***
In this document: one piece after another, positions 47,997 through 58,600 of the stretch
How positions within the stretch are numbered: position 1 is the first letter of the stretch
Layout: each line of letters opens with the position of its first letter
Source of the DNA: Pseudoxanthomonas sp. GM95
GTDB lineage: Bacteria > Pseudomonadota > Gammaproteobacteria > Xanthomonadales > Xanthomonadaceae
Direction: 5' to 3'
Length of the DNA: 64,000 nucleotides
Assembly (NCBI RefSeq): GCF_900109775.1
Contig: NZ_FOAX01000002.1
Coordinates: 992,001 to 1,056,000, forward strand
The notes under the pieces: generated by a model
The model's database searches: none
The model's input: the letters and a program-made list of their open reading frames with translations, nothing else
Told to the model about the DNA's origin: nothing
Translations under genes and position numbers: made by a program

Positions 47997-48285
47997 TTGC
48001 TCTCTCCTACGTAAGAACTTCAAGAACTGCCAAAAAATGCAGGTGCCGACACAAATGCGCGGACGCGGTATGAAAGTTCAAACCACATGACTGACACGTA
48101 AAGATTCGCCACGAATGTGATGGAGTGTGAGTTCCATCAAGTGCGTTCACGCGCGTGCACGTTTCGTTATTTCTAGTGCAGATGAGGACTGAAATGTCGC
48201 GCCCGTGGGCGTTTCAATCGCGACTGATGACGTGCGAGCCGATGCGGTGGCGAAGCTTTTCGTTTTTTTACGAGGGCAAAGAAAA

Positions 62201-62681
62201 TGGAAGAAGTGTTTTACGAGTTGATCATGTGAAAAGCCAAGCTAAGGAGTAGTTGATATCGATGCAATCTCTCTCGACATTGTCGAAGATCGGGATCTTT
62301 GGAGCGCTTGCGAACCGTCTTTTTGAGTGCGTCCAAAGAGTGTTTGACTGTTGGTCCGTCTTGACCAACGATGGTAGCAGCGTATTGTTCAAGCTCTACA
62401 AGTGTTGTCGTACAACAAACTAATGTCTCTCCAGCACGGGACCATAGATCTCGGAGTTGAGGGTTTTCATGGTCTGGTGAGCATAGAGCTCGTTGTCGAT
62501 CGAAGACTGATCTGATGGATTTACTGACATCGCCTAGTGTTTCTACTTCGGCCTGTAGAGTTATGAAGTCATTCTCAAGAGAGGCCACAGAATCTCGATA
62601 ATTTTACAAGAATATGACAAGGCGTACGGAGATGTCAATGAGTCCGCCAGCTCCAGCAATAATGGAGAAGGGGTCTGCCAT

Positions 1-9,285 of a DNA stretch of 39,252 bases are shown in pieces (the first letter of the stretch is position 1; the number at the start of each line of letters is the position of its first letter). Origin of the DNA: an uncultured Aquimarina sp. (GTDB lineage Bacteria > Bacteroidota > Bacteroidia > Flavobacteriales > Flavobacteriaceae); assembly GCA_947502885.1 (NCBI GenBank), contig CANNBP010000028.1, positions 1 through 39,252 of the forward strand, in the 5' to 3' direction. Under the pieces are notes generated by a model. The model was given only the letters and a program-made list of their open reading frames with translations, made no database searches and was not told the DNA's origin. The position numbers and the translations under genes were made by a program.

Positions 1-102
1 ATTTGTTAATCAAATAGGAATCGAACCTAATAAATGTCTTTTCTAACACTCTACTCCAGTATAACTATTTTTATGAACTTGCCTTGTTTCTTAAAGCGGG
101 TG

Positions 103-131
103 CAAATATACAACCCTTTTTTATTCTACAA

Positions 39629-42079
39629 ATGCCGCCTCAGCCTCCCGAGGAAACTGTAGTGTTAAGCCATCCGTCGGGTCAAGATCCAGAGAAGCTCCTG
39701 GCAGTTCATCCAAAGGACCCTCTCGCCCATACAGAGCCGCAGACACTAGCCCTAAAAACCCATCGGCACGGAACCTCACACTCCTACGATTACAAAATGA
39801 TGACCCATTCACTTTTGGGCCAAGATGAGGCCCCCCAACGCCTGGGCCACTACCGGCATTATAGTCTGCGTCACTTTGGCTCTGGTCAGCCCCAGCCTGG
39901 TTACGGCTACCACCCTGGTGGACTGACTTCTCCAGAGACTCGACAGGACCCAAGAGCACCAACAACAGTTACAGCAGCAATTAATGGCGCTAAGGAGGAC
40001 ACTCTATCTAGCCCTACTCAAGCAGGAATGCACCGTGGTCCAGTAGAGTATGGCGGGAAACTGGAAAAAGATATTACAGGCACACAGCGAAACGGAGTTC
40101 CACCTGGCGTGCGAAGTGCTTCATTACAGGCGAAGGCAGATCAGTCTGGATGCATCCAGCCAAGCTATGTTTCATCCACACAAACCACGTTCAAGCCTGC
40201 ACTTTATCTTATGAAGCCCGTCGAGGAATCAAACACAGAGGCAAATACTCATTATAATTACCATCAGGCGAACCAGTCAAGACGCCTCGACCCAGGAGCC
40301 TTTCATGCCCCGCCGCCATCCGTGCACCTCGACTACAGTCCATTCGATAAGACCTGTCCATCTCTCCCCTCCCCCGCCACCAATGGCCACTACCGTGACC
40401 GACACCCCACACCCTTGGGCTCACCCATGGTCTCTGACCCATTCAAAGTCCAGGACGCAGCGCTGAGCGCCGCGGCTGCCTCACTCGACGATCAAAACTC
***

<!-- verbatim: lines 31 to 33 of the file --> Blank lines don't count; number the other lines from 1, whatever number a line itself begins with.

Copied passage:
Positions 103-131
103 CAAATATACAACCCTTTTTTATTCTACAA

Positions 39629-42079